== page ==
Forgive my language, but there’s some serious shit happening these days in Gowanus and it only seems to be gaining momentum. First there was the bike shop. Then the killer pie store. Then the revisionist clam shack. Then came Brooklyn haute cuisine, and the amazing pastries. Now there’s a member’s only social club for the arts, and a 17,000 square foot shuffleboard parlor. A fancy-schmancy grocery store with a 20,000 square foot greenhouse, too. The latest opening is super-cue chain Dinosaur Bar-B-Cue, and despite there already being some great smoke options in the area, our family went last week to check it out for dinner.One unexpectedly positive side effect is that the formerly bleak stretch of Union Street between Third and Fourth Avenues is now consistently redolent of hickory and spice. The restaurant itself is cavernous, huge, and bustling– perfect if you have a big group to contend with, or just a noisy kid. And the food? Well, come on. It’s great. These guys haven’t been packing crowds in every night for years at the Harlem location by accident. Let it be said, I still think the burnt-ends from Fletchers rule and the brisket from Fort Reno a close second– but the Dinosaur ribs are pretty much the best around. Thick, meaty babybacks that fall off the bone, moist, sweet n’ spicy. Might be worth the trip for the ribs alone.But I don’t want to give short shrift to a must-order specialty they call Dino Poutine. Like college-era disco fries squared, I want you to imagine hot hand-cut french fries covered in brown gravy, pimiento cheese and a mountain of tender pulled pork, garnished with a heap of scallions. There it is, and it is good. If it’s a heart attack in the making, is there a better way to go?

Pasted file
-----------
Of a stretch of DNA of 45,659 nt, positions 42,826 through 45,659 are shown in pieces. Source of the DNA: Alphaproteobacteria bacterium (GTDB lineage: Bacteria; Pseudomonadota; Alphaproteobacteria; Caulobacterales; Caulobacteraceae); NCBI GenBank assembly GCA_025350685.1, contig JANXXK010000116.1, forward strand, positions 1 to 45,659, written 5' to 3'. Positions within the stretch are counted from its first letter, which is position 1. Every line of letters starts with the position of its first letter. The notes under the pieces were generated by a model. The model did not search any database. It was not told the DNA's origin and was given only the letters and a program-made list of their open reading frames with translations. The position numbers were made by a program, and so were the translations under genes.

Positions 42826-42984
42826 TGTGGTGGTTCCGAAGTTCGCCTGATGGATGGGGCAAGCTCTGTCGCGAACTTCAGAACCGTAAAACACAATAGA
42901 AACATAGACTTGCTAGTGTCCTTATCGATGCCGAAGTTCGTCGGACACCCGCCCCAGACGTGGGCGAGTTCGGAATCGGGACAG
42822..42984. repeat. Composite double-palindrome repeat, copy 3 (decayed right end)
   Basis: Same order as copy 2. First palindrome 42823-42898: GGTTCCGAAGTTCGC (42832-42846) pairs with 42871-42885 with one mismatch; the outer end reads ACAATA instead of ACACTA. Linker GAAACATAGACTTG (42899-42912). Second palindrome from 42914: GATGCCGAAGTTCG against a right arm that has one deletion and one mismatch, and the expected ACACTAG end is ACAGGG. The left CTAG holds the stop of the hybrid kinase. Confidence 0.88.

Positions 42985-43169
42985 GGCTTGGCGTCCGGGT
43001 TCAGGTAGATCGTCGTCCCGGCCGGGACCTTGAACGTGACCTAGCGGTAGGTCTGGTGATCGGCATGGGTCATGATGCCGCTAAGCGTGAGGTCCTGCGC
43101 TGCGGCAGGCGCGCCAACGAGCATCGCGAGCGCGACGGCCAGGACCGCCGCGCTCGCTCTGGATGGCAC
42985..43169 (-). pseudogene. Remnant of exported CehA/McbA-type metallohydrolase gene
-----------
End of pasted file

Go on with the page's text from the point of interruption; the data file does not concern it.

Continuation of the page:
Biking back over the Union Street Bridgetoday I stopped to watch a group of artists quietly painting the battered waterway. It was a really surprising place to see artists at work. It called to mind for me this thing I read once which touched on Monet’s series on the river Thames.
At the time, it was the Industrial Revolution and Monet was seeking to capture the natural beauty of a commercial river filtered through the smog and rainbow hues of pollution. Maybe this group was trying to do the same thing; to find natural beauty where it might still be hiding in the Gowanus. But then I thought maybe that’s kind of a stretch. Regardless of intention, pretty cool to watch artists at work, though.